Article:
Yesterday was the first NSD of no spend month, so yay!
We had 10 inches of snow last night and school was cancelled --again. So boo.
Since Christmas break ended we've had five snow days, two random days off school for teacher in service,plus a government holiday. I'm starting to feel like life will never be back to normal. Ugh.
Tell me again why I thought staying at home with kids and freelancing with heavy deadlines every week was a great idea? Oh yea, because I didn't know anything about preschool or children!
Now that we are snowed in again, I'm trying to figure out what projects to do with the kids. I feel like I used up all of my good ideas during last week's 3 snow days! We had tons of cardboard and we made 3-D cardboard godzillas, a battlefield for the army men, complete with cardboard mountains, and a fort.
Today? No ideas. Except maybe salt dough, but I don't have much salt. Of course. It's hard with my kids in particular because they do not like arts and crafts. Clearly they do not take after their artsy mom.
I was thinking of maybe having them fill up the dixie cups for seed starting, but I'm not sure I have the right potting mix. This storm really caught me off guard!
Here are the 'finished' godzillas:
NSD and snow day kids project ideas?
Yesterday was the first NSD of no spend month, so yay!
February 5th, 2014 at 02:08 pm 1391609285
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If they give Valentine cards at school this is a great day to get started. Mom cuts the hearts, the decorate and glue to bigger pieces of paper.
Something silly and pointless like a big ball of string used to make a web from object to object in one room makes a fascinating study in 3-D. Just wrap around one chair back, the next chair leg, the corner of the picture on the wall, the door handle, the shoe on the floor, etc until they can no longer walk through the room or run out of ideas of what to connect. After enjoying the web for a few minutes, takes it down and do another one in different order and perhaps discovering more objects to entangle.
Tape a string securely to the ceiling just out of their reach. Add a biggish paper ball to the end of the string. Let the kids see if they can knock the target ball with their own paper balls, and see how it moves when they do.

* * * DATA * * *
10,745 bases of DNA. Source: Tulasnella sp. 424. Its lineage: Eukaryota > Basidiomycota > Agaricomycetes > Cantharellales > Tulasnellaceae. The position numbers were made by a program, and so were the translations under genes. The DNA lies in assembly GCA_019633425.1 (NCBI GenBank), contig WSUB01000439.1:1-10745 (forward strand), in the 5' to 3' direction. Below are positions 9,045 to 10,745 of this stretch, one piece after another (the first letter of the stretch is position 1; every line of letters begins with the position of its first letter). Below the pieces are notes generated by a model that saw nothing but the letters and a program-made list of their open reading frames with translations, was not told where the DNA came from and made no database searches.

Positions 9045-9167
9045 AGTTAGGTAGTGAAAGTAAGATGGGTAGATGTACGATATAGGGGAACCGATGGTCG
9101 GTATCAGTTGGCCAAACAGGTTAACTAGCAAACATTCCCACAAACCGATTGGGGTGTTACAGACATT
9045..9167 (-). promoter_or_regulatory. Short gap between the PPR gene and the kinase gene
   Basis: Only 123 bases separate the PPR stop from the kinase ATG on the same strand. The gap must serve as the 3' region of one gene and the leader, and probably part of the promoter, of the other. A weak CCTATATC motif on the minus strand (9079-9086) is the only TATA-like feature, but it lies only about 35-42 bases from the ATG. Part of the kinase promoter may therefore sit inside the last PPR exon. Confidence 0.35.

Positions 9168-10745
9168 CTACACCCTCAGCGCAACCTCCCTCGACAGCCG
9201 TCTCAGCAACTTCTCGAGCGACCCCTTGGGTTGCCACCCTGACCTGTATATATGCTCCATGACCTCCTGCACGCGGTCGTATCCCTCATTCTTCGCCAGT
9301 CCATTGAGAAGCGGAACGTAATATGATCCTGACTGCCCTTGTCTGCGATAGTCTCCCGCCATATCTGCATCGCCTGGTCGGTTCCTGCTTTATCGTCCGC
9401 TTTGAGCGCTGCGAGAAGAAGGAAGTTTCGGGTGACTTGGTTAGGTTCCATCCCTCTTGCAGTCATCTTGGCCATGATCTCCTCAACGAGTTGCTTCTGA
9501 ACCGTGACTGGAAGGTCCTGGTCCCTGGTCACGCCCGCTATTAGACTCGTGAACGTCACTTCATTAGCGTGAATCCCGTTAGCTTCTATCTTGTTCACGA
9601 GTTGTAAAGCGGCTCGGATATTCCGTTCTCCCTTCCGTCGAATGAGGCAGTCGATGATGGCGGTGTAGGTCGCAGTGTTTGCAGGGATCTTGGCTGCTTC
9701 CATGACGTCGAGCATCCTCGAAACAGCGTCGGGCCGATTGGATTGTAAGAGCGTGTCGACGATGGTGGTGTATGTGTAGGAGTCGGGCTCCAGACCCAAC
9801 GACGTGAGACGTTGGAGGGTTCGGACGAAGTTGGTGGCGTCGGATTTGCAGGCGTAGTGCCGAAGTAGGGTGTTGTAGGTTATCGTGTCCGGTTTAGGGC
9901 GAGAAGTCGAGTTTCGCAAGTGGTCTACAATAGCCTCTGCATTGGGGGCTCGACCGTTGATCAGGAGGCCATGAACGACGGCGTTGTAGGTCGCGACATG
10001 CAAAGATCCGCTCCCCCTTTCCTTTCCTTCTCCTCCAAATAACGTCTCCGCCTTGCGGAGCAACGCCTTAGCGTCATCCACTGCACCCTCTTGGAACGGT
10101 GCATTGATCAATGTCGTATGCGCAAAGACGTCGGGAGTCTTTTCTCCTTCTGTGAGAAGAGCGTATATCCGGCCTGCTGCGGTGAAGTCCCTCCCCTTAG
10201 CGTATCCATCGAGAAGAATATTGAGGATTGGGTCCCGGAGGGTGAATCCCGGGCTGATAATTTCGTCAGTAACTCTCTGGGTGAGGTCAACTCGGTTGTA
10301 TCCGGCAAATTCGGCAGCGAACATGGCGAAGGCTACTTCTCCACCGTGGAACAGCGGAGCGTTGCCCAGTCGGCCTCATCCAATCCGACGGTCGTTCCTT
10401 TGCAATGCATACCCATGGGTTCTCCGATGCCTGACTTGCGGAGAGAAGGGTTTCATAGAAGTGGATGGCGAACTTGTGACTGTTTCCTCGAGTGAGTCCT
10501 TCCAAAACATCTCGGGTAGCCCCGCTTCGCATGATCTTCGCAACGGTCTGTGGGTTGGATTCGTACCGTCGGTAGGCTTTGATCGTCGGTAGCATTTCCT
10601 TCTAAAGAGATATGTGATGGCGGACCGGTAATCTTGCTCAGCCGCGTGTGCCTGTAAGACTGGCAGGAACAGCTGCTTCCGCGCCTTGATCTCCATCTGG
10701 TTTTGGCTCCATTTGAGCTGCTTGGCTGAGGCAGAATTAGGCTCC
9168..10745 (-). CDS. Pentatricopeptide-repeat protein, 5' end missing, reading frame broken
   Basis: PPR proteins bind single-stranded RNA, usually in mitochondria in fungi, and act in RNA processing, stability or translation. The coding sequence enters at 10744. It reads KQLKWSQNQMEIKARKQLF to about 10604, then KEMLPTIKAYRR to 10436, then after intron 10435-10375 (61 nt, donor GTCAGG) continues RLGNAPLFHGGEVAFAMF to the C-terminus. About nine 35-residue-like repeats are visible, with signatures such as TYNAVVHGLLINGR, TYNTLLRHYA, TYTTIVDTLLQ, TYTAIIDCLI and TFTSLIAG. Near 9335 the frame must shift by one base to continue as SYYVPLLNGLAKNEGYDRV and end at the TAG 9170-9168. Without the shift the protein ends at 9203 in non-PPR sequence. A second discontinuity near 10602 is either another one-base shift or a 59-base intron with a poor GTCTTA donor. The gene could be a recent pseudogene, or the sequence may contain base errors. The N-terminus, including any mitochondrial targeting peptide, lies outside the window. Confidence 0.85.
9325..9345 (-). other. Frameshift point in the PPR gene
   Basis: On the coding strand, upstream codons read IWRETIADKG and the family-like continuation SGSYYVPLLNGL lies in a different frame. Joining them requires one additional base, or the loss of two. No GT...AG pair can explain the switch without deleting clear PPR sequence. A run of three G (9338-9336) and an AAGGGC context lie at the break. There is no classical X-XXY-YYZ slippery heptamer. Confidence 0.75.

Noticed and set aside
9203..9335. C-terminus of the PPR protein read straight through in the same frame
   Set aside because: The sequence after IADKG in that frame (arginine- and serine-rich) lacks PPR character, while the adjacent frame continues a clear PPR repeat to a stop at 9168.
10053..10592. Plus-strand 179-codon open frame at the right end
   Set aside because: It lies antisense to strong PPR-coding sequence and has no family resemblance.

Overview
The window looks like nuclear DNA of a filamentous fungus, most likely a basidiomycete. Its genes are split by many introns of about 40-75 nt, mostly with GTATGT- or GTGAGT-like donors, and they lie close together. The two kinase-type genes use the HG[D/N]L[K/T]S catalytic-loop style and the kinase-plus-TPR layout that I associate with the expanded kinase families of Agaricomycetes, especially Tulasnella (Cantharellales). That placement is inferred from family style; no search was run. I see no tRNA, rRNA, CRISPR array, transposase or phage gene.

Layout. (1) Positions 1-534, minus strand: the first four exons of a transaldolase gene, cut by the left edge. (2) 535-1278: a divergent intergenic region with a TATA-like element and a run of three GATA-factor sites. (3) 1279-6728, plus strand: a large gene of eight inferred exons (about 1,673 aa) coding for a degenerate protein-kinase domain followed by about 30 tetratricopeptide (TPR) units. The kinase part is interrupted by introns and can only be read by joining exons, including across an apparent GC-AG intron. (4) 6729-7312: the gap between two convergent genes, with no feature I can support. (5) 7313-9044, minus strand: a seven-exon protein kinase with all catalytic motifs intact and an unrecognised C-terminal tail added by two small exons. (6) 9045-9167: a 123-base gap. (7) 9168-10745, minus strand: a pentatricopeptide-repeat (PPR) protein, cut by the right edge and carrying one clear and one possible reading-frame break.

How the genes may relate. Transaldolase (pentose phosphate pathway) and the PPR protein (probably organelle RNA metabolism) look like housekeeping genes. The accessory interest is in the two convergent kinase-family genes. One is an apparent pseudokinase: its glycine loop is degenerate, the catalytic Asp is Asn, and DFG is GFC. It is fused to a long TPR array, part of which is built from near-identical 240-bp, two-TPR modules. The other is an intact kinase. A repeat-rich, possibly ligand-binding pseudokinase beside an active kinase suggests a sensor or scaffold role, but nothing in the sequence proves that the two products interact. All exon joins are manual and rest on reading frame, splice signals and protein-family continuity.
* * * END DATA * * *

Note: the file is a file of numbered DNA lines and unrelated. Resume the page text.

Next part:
Have a second ball tied to a string and when the ball dangling from ceiling gets old, tie one to each kid's ankle and let them run through the house with the balls "chasing" them. Elaborate on the former dog-cat-monster-dinosaur-vampire theme by drawing a face with claws & fangs on each ball. Thus they have a an excitingly scary thing to run from and get giddy over.
Got a kitchen scale? Let them weigh objects with Mom as the secretary to write the numbers down. Count up to each number as you go. "14 grams! 18.104.22.168....12.13.14! 14 grams!"
Got plastic scrap in your recycling? Cut "claws" out of empty bottles and tape them to the ends of their fingers. Let them pretend to be cats, dogs, monsters, dinosaurs, whatever, roaring and being very powerful. Likewise, if they are trustable, you can cut a table shape from white plastic. Table with two long legs. The table slips under the upper lip to become fangs. They'd want a mirror so they could see themselves as fanged animals or vampires. But maybe you kids aren't old enough for this yet?
Have them crush and wad pieces of newspaper or other scrap into balls that they can safely throw at each other. Make a lot of them, then scramble to pick them up to throw over again. let them test their tossing skills by trying to get their paper balls into a box or basket.
Give them a blanket and some sheets and show them how to use a table, chairs, edge of sofa, or edge of toy shelf, to make a tent.
Pop some of their stuffed animal toys into odd spots around the house--like wedged in the door of a kitchen cabinet, popping out of a drawer in a room where they are never played with. See if the kids casually spot each animal through the day.
Cut pieces of paper out that they cut glue into cone shapes that will stand upright once glued. You can cut several layers at a time, so you can make a bunch fast. They could also color the cones. Let them discover what the cones could be. People? Trees? Animals? The biggest satisfaction though is just making something go from being flat to 3-D, lickety-split.
Turn off the lights, darken the playroom and give them flashlights. Great to combine with the blanket tent! Got a portable radio? Give them that, too, and let them control the stations and volume, cruising through the band at will, discovering different sounds.
Have them fill grocery bags with toys that "need a bath" (whether they really do or not). Let them take the toys to the kitchen sink or bathtub with washcloths, scrub brushes etc, and scrub them down. Then give them towels to dry the toys or to lay them out on to air dry. Expect a mess, though.
Okie-doke. This was fun for me to even think about.
February 5th, 2014 at 03:18 pm 1391613515
We might make popcorn birdfeeders. That is up their alley.
So far, we've played Sorry and the Allowance Game. They are now playing Zingo.
I should also add that I still have to work today, so there will have to be something they can do without me!
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